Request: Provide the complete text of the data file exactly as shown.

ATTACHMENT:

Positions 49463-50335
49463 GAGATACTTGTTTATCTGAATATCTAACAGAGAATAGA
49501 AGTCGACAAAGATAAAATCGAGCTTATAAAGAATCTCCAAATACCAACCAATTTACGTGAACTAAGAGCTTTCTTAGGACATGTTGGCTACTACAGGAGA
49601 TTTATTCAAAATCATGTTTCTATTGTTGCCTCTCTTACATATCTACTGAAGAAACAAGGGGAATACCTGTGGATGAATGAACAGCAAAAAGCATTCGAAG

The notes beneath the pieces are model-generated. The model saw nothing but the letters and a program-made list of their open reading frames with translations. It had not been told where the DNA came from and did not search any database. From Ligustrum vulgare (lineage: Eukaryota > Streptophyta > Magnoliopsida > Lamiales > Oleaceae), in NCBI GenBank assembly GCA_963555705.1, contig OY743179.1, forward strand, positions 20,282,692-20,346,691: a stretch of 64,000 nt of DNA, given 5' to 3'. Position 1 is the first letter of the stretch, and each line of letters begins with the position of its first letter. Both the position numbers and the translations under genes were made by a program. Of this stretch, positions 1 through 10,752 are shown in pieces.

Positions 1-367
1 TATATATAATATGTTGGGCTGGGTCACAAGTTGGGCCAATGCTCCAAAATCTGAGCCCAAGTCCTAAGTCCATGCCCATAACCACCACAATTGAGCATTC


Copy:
Positions 49463-50335
49463 GAGATACTTGTTTATCTGAATATCTAACAGAGAATAGA
49501 AGTCGACAAAGATAAAATCGAGCTTATAAAGAATCTCCAAATACCAACCAATTTACGTGAACTAAGAGCTTTCTTAGGACATGTTGGCTACTACAGGAGA
49601 TTTATTCAAAATCATGTTTCTATTGTTGCCTCTCTTACATATCTACTGAAGAAACAAGGGGAATACCTGTGGATGAATGAACAGCAAAAAGCATTCGAAG

The notes beneath the pieces are model-generated. The model saw nothing but the letters and a program-made list of their open reading frames with translations. It had not been told where the DNA came from and did not search any database. From Ligustrum vulgare (lineage: Eukaryota > Streptophyta > Magnoliopsida > Lamiales > Oleaceae), in NCBI GenBank assembly GCA_963555705.1, contig OY743179.1, forward strand, positions 20,282,692-20,346,691: a stretch of 64,000 nt of DNA, given 5' to 3'. Position 1 is the first letter of the stretch, and each line of letters begins with the position of its first letter. Both the position numbers and the translations under genes were made by a program. Of this stretch, positions 1 through 10,752 are shown in pieces.

Positions 1-367
1 TATATATAATATGTTGGGCTGGGTCACAAGTTGGGCCAATGCTCCAAAATCTGAGCCCAAGTCCTAAGTCCATGCCCATAACCACCACAATTGAGCATTC